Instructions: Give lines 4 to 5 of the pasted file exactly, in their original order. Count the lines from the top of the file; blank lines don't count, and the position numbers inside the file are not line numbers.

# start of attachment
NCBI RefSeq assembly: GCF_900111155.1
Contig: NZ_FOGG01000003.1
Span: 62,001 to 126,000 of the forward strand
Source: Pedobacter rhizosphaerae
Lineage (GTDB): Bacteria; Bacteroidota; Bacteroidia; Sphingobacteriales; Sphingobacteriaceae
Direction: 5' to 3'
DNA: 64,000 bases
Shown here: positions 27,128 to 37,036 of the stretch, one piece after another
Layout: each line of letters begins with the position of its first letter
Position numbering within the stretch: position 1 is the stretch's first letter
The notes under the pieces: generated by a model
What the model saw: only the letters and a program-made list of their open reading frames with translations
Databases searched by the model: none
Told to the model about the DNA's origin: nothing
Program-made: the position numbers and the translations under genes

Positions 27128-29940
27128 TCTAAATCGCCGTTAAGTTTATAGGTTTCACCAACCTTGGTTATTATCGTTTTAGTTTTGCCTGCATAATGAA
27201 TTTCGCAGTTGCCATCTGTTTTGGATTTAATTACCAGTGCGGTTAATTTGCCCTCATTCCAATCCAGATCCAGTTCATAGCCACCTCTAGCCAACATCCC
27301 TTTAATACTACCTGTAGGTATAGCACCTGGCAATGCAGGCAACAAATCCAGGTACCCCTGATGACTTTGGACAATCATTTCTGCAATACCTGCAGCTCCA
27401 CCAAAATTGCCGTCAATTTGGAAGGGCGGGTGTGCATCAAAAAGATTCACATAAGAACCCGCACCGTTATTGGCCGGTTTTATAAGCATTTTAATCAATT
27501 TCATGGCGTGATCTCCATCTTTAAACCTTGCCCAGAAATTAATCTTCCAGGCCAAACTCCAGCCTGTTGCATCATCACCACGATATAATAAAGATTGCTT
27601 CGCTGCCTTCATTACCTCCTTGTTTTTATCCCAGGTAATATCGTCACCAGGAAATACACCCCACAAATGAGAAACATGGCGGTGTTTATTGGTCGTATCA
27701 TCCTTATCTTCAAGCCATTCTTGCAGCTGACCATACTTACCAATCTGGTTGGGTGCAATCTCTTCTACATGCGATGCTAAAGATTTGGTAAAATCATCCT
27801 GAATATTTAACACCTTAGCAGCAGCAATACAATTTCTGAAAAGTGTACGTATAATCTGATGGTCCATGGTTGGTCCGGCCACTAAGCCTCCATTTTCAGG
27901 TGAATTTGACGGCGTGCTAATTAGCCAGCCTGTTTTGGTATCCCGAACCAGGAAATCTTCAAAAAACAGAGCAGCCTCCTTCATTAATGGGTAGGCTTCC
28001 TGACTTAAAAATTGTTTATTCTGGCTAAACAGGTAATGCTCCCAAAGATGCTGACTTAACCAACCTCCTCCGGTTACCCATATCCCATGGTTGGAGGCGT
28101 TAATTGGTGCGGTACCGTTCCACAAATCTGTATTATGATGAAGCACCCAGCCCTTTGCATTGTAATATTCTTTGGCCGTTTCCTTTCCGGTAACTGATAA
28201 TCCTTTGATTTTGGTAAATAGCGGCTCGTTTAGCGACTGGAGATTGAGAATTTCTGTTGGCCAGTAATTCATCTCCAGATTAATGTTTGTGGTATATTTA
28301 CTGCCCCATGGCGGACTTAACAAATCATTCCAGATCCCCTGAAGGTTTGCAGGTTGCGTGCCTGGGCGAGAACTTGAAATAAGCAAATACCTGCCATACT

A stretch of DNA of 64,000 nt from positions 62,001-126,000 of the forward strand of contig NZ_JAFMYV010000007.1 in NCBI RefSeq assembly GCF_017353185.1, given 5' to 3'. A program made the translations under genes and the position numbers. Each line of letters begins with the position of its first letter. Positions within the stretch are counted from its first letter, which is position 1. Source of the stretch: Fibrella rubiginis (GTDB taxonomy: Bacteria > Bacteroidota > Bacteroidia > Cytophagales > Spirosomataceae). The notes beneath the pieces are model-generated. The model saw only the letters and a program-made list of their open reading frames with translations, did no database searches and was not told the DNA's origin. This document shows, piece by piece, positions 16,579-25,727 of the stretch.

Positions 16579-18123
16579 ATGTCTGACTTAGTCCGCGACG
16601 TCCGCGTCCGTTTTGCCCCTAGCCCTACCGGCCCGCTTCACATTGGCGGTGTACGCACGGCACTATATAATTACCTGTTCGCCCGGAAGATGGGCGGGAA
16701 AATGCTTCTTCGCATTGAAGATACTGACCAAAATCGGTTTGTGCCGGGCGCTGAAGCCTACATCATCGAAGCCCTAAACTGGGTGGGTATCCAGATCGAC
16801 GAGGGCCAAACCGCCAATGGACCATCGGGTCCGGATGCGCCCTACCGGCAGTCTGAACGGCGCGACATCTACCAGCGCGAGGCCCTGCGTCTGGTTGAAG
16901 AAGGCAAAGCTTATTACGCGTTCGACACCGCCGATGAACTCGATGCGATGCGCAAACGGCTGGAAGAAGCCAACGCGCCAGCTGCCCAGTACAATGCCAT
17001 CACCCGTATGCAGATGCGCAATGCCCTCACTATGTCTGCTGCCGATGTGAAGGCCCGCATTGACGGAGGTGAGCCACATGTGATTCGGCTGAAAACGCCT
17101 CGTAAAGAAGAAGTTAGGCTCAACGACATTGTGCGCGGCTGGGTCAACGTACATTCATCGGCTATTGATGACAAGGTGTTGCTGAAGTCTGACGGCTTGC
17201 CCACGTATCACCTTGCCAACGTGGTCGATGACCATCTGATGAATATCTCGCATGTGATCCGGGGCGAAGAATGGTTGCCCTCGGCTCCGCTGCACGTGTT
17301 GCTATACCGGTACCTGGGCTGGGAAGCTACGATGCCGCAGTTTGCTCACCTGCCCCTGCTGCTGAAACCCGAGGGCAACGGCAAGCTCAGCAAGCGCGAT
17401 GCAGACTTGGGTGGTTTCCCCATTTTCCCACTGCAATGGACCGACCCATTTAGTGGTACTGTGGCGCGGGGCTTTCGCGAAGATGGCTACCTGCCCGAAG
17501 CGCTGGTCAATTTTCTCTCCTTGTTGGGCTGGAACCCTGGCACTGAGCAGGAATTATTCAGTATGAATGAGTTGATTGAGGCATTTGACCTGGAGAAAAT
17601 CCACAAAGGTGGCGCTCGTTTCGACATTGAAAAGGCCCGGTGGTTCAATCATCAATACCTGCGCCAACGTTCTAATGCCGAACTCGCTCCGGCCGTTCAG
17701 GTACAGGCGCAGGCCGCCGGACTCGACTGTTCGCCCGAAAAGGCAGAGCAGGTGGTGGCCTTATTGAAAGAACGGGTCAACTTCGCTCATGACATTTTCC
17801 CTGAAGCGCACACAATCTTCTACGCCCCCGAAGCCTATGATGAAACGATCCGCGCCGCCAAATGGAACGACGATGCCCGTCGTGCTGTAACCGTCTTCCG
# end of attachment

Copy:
Source: Pedobacter rhizosphaerae
Lineage (GTDB): Bacteria; Bacteroidota; Bacteroidia; Sphingobacteriales; Sphingobacteriaceae